A tempest in a teapot over seat reclining on airplanes and nifty little (overpriced) gadgets that allow a passenger to prevent the person in front from reclining.
New York Times pseudo-thinker Josh Barro: Don’t Want Me to Recline My Airline Seat? You Can Pay Me
And a response, Damon Darlin: In Defense of the Knee Defender
Barro appeals to an icon of economics: Ronald Coase. "[A]irline seats are an excellent case study for the Coase Theorem. This is an economic theory holding that it doesn’t matter very much who is initially given a property right; so long as you clearly define it and transaction costs are low, people will trade the right so that it ends up in the hands of whoever values it most."
Coase had plenty of time to clarify what he meant by his 'theorem' (which, as others have noted, was not a theorem anyway). A former student of his, the noted Deirdre McCloskey, has argued that the popular understanding of Coase's 'theorem' is mistaken. I'm not aware that Coase ever chimed in on McCloskey's argument one way or another.
The obvious problem with Josh Barro's (pathetic) line of reasoning lies in confused handwaving over property rights (or 'property' 'rights').
My first thought on reading Barro was: How American. Only an American would whine about rights over being able to shove his seat back into another person's face.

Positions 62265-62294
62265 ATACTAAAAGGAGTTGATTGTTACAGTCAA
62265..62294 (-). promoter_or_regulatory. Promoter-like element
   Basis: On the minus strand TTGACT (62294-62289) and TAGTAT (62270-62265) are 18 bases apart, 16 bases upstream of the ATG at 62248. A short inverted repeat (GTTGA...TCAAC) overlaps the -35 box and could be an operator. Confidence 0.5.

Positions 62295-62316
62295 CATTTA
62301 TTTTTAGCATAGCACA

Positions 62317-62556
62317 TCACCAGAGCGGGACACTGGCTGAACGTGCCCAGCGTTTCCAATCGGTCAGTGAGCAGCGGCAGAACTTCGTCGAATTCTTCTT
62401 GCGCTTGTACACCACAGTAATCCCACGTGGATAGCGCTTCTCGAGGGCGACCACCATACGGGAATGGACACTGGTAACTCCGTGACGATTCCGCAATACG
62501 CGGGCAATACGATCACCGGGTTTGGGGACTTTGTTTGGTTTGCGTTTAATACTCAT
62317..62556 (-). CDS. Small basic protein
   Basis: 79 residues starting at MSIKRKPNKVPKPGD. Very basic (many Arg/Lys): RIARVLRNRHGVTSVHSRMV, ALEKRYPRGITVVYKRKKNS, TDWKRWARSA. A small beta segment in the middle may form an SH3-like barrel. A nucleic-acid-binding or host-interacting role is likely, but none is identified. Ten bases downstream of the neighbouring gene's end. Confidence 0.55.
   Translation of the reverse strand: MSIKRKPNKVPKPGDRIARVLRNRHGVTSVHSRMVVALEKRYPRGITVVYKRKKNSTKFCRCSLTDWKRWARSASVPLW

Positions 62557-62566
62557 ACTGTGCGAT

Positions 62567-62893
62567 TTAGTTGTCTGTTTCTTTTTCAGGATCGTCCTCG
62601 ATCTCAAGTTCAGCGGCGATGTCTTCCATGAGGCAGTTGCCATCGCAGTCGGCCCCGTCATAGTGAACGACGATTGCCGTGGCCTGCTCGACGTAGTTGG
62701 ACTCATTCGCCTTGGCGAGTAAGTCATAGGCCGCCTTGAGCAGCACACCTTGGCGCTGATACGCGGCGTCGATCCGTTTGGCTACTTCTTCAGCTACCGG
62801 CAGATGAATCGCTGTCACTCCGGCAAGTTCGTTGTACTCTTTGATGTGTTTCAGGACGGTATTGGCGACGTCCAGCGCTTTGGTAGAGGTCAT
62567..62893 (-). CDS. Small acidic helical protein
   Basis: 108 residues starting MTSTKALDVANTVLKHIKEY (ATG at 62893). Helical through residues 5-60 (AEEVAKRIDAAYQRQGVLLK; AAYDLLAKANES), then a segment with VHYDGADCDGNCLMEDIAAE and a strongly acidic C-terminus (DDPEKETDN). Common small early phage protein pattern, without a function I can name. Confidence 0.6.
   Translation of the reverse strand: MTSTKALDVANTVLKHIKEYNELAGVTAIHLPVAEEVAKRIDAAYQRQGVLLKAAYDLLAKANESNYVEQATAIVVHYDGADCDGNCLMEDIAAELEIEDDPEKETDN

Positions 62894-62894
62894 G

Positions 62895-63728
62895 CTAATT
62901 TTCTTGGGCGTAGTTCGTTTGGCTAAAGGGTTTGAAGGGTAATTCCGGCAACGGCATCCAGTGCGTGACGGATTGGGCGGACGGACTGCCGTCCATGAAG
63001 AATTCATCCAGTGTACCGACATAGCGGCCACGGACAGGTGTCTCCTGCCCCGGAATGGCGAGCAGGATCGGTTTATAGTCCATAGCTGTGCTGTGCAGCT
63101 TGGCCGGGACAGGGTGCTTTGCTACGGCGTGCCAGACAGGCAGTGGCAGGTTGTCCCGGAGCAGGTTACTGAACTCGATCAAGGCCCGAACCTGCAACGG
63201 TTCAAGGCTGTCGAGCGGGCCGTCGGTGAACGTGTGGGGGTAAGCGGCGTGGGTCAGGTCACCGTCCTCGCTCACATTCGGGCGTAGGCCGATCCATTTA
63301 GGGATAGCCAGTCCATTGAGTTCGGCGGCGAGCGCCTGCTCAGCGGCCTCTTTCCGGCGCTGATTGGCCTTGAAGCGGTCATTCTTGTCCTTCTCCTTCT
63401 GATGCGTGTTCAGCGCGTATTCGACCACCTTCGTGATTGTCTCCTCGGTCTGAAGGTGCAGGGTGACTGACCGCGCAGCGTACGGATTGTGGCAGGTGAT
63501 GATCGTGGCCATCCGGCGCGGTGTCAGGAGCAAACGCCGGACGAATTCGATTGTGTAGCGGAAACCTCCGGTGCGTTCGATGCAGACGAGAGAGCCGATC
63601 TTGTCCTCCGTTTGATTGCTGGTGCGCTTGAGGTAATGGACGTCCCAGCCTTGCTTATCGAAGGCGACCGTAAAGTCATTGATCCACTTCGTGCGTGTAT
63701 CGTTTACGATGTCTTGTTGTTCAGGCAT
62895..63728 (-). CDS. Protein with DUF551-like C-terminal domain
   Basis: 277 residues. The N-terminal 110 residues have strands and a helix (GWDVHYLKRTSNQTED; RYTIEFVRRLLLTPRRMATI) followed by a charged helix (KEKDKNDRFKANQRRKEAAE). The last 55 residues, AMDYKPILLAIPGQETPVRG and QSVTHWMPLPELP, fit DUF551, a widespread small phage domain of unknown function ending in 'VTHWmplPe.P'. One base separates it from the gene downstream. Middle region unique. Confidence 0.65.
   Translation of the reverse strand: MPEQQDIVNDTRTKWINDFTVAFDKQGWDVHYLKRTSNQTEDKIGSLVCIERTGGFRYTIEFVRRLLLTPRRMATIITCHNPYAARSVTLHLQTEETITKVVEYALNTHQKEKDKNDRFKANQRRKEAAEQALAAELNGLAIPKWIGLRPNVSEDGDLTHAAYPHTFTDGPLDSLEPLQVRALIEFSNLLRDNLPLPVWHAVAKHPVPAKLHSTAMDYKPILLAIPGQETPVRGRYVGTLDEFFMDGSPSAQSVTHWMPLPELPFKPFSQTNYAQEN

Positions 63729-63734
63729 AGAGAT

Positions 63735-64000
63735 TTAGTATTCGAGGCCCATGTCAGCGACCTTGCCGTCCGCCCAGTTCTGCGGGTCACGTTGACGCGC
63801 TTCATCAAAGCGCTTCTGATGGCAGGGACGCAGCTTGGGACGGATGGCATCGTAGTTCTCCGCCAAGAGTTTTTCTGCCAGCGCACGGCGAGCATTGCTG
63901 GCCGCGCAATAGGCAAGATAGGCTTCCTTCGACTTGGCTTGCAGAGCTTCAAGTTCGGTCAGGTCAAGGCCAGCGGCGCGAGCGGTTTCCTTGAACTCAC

My second thought was: Josh should have paid more attention in his daddy's or Greg Mankiw's courses (not that either Robert Barro or Greg Mankiw have a particularly good track record in economics).
But the real issue is twofold. The practical component is: What rights does a passenger acquire when buying a ticket for a flight? The airline could designs seats in any of a number of ways.
The more general component is: How do we adequately describe or specify property rights to make sense of Coase's 'theorem'? The answer is that we can almost always come up with conundrums in any but the most painfully artificial examples of the kind that right-wing nutjobs like Mankiw and Barro like to advance an utterly disproven body of economic theory.
For example, in the case of the airline seats, why not pose the problem in terms of the air rights of the seat occupant behind the recliner? Philosophers (typically ignored by conservative economists who can't bear any inconvenient facts or thought) will point out that rights conflict. So there will be +no+ well-defined specification of property rights in the sense required by Coase. Logically impossible.